Ironing in 3D printing is a setting that many people use to improve the top layers of their models. Some people do get confused on how to use it so I decided to make an article to help users out with it.
Keep on reading for more details on how to use ironing to improve your 3D prints.
What is Ironing in 3D Printing?
Ironing is a slicer setting that makes your 3D printer’s nozzle do a pass over the top surface of your 3D print to melt any imperfections and make the surface smoother. This pass will still extrude material but in a very small amount and slowly to fill any gaps and get the desired effect.
The main advantages of using ironing in your 3D prints are:
- Improved top surface smoothness
- Fills in gaps on the top surfaces
- Better assembly of parts due to dimensional accuracy
The main disadvantages of using ironing are:
- Significant increases in printing time
- Certain ironing patterns can cause visible lines – Concentric is best to avoid this
- Curved or detailed top surfaces aren’t good when ironing is enabled
Whether you want to enable Cura ironing settings on an Ender 3 or similar 3D print, you can get some great results.
One key limitation for Ironing is that it’s mostly effective on top layers that are flat since the nozzle repeatedly moves forward and backwards over the same spots to ensure a smoother surface.
It’s possible to iron slightly curved surfaces but it usually doesn’t yield great results.
Ironing can be considered experimental by some but most slicers do have some form of it such as Cura, PrusaSlicer, Slic3r & Simplify3D. You’ll get the best Ironing results by initially calibrating your 3D printer properly.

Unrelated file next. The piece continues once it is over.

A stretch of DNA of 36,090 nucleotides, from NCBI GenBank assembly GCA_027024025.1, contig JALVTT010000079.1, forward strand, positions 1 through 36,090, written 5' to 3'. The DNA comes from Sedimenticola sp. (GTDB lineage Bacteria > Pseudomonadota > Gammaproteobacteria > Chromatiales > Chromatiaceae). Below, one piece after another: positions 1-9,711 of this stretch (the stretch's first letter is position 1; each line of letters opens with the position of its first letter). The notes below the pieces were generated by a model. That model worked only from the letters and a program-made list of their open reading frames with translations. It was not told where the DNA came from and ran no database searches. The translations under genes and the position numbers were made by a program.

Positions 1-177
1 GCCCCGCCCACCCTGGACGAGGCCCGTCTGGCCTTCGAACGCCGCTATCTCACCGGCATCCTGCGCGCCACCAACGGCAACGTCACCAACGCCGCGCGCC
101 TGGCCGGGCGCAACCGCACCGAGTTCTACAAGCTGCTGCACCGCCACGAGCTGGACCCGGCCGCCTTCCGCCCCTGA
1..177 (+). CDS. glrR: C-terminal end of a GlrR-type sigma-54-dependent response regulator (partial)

I wrote an article about How to Use Cura Experimental Settings for 3D Printing, that goes through some interesting settings you might not know about.
How to Use Ironing in Cura – Best Settings
To use the ironing setting in Cura, you need search “ironing” in the search bar to find the “Enable Ironing” setting and check the box. “Enable Ironing” is found under the Top/Bottom section of the print settings. The default settings usually work pretty well, but you can dial in the settings better.
There are a few additional ironing settings you can use here, and I will go through each of them below:
- Iron Only Highest Layer
- Ironing Pattern
- Monotonic Ironing Order
- Ironing Line Spacing
- Ironing Flow
- Ironing Inset
- Ironing Speed
You can right-click any of the ironing settings during the search, and set them to “Keep this setting visible” so you can find them without searching again by scrolling to the Top/Bottom section.
Iron Only Highest Layer
The Iron Only Highest Layer is a setting you can enable to only iron the very top layer of a 3D print. In the example above with the cubes, only the top faces of the very top cubes would be smoothed, not the top surfaces of each cube.
This is a useful setting to enable if you don’t need any other top layers on different parts of the 3D model to be ironed, which saves a lot of time.
Another use of this setting would be if you have a model that has top layers that are curved and a highest layer that is flat. Ironing works best on flat surfaces, so it depends on the geometry of your model whether you enable this setting or not.